I have something I’ve been studying and thinking about for quite some time now, but I just don’t know where to begin with it. So I’m just going to start with it today, hopefully short and sweet, and prayerfully attempt to have a coherent thought come through. In any case, coherent or incoherent as I may be on a daily basis, today’s message is only the beginning.
O Jerusalem, Jerusalem, the city that kills the prophets and stones those who are sent to it! How often would I have gathered your children together as a hen gathers her brood under her wings, and you were not willing! Behold, your house is forsaken. And I tell you, you will not see me until you say, ‘Blessed is he who comes in the name of the Lord!’
Jesus was on his way to Jerusalem. Fact is, Jesus actually spent very little time in Jerusalem. It doesn’t seem or feel that way when we read the gospels, because so much happens in Jerusalem. But most of his life and ministry were outside of Jerusalem, in Capernaeum, Galilee, Jericho. But like this teaching, it seems that so much happens on the road to Jerusalem.
Jesus is on the road to Jerusalem, on his way to die. It was not unforeseeable, what was to came. Some of those Pharisees who heard him speak and teach tried to warn him. At that very hour some Pharisees came and said to him, “Get away from here, for Herod wants to kill you.” Then again, later at his triumphal entry into the city, he gets another warning. “And some of the Pharisees in the crowd said to him, “Teacher, rebuke your disciples.” He answered, “I tell you, if these were silent, the very stones would cry out.”” Luke 19:39-40 ESV. Funny thing is, before this point, Jesus had always told his followers not to tell who he really was. “Then he said to them, “But who do you say that I am?” And Peter answered, “The Christ of God.” And he strictly charged and commanded them to tell this to no one, saying, “The Son of Man must suffer many things and be rejected by the elders and chief priests and scribes, and be killed, and on the third day be raised.”” Luke 9:20-22 ESV. Jesus was fully aware of what he was going to endure, and he also was fully aware that the time had come.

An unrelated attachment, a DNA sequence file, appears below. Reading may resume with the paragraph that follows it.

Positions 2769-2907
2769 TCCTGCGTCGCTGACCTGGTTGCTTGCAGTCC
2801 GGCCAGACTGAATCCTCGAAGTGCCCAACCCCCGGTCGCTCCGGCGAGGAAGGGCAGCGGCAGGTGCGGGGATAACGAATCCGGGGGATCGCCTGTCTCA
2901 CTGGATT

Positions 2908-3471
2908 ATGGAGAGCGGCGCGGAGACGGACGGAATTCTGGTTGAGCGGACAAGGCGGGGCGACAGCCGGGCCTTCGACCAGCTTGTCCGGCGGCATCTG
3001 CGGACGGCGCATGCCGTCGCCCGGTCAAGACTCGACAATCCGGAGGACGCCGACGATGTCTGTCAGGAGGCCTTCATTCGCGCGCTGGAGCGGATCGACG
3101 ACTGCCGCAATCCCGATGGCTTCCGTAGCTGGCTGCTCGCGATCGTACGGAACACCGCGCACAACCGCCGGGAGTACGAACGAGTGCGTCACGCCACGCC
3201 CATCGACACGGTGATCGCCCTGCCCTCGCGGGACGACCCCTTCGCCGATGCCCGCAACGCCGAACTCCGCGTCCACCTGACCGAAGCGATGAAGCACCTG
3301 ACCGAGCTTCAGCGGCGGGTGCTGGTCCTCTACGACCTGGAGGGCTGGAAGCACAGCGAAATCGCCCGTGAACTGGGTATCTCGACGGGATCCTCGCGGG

“Blessed is the King who comes in the name of the Lord! Peace in heaven and glory in the highest!”” Luke 19:38 ESV. Just as Jesus had said in Luke 13 above, Jerusalem will not see me until you say, ‘Blessed is he who comes in the name of the Lord!’
When Jesus followers would proclaim him to be the Christ, he would always tell them to keep it quiet. That’s because Israel already had a king, a Messiah. His name was Herod Antipas, appointed by Caesar, confirmed by the Roman senate. To claim to be king without these confirmations could get you killed for treason, which ultimately is exactly what Jesus was crucified for. So when Jesus says to the Pharisees I tell you, if these were silent, the very stones would cry out, he knows he is setting up a confrontation that could end up just as it did, with him hanging on a cross.
Now, to the chorus of Hosannas as he comes into Jerusalem, Jesus is coming to the zenith if his ministry. He had always silenced his followers who declared him messiah, because it would not have accomplished anything to die in the first month if his ministry. But now, he lets them shout, just as he said they would.
I am working to a point here, but won’t get there today. Today, as in Jesus’ day, we live in tumultuous times, both at home and abroad. Jesus had much to say on “the end”, many of us get very excited when we see conflict and “rumors of war”. We see our craziness and try to tie the teachings of Jesus and the Bible to it. We start dreaming of raptures and second comings. But where does it all fit in? That is the point I’m working toward. It’s not going to take weeks, but I can’t finish it today.
As someone once said, I’ll be back.